2

I am preparing a PowerShell script to perform initial configuration on some Windows 10 hosts. One of the configuration steps involves a problem with an older piece of software requesting administration elevation, which it does not need. This software is not called by the script itself, but will be used by users as required. The solution requires that I set a compatibility flag forcing the program to run as invoker for all users - I'm trying to figure out a way to implement this solution in the configuration script.

To do this, I can add a string value to the registry key HKLM:\SOFTWARE\Microsoft\Windows NT\CurrentVersion\AppCompatFlags\Layers. The string value's name is the absolute path of the executable in question, and its data value is ~ RUNASINVOKER. Putting this into a Powershell script is not a problem.

The problem is that this alone does not work, even after restarting the machine. In order to make it take effect, I need to right click on the executable in explorer and choose properties, select "Change settings for all users" under the compatibility tab, then simply click OK in the new dialogue without changing any settings.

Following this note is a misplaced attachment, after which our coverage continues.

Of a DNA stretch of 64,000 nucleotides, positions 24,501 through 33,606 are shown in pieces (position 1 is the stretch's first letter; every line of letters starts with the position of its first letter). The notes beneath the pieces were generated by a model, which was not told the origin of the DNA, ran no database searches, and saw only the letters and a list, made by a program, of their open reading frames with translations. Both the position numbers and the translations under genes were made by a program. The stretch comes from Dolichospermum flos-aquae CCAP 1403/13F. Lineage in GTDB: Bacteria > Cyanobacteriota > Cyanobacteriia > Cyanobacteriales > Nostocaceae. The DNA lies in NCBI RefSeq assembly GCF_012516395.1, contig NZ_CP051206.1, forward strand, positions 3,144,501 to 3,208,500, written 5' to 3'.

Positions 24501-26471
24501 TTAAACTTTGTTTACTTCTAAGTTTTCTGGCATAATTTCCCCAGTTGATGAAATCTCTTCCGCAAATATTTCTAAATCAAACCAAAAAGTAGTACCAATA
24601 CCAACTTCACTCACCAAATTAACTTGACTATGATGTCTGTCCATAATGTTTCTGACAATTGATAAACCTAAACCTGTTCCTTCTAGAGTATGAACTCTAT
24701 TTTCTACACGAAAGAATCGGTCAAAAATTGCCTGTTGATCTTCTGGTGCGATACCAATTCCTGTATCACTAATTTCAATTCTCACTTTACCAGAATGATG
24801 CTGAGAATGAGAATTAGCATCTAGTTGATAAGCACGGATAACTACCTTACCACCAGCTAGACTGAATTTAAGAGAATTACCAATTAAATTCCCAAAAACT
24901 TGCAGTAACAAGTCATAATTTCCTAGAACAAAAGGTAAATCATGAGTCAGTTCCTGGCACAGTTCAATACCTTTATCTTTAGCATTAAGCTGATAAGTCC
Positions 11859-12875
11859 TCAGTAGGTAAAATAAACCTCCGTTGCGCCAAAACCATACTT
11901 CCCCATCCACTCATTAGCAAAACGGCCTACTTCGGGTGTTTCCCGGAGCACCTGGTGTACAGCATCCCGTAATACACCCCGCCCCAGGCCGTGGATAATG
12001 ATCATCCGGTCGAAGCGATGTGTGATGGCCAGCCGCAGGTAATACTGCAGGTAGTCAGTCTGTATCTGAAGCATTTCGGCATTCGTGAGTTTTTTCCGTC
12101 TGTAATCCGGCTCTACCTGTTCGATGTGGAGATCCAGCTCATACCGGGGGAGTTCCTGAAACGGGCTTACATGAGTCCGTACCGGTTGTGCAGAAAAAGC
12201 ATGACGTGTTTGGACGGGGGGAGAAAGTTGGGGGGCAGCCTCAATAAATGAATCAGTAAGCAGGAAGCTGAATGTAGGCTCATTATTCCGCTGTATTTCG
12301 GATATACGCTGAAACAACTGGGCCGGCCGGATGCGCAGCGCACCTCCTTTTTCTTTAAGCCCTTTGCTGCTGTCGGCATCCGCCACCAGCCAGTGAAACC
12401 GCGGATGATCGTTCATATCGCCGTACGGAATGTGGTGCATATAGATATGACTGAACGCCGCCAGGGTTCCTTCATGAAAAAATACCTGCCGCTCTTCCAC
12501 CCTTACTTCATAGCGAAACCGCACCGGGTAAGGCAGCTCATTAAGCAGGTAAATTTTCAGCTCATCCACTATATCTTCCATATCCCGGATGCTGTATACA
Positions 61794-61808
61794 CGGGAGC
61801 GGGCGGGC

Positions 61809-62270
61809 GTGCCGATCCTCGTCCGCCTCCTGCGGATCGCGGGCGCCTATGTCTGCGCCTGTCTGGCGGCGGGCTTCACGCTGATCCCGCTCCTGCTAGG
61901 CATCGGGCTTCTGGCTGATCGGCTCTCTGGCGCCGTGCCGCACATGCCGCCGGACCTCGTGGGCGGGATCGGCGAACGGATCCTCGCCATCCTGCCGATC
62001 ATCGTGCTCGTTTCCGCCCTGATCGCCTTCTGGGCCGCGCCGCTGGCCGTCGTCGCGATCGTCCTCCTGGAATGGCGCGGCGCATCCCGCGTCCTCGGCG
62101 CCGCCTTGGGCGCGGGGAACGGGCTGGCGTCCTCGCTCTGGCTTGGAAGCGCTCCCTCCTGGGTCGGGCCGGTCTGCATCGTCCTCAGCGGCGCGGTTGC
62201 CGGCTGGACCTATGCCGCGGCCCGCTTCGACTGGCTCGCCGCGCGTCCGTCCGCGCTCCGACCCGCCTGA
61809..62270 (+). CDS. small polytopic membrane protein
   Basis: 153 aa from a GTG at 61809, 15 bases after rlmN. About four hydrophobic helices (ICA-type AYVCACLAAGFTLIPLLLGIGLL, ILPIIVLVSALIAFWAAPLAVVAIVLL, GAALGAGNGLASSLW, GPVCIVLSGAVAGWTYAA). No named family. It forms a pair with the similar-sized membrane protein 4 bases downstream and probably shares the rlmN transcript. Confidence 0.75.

It seems as though this process does something to refresh or initialise my compatibility settings, but I am unclear what happens, much less how to implement in a PowerShell script.

I should add that the process also works in reverse. I can add the registry value after doing the "Change settings for all users" fix and it will take effect immediately.

Does anyone understand what is happening to make my registry addition take effect, and how I can implement this in a PowerShell script?

Thank you.

1

I'm guessing the software running is a call to start a .exe file? Could you try this line ABOVE the line that runs your application?

set __COMPAT_LAYER=RunAsInvoker
  • Hi Joe, sorry for not being clear - the .exe itself isn't run as part of the script, the script just performs initial configuration. The .exe will be run as needed throughout normal use. – RobBeltran Jun 23 '17 at 7:45

Your Answer

By clicking “Post Your Answer”, you agree to our terms of service, privacy policy and cookie policy

Not the answer you're looking for? Browse other questions tagged or ask your own question.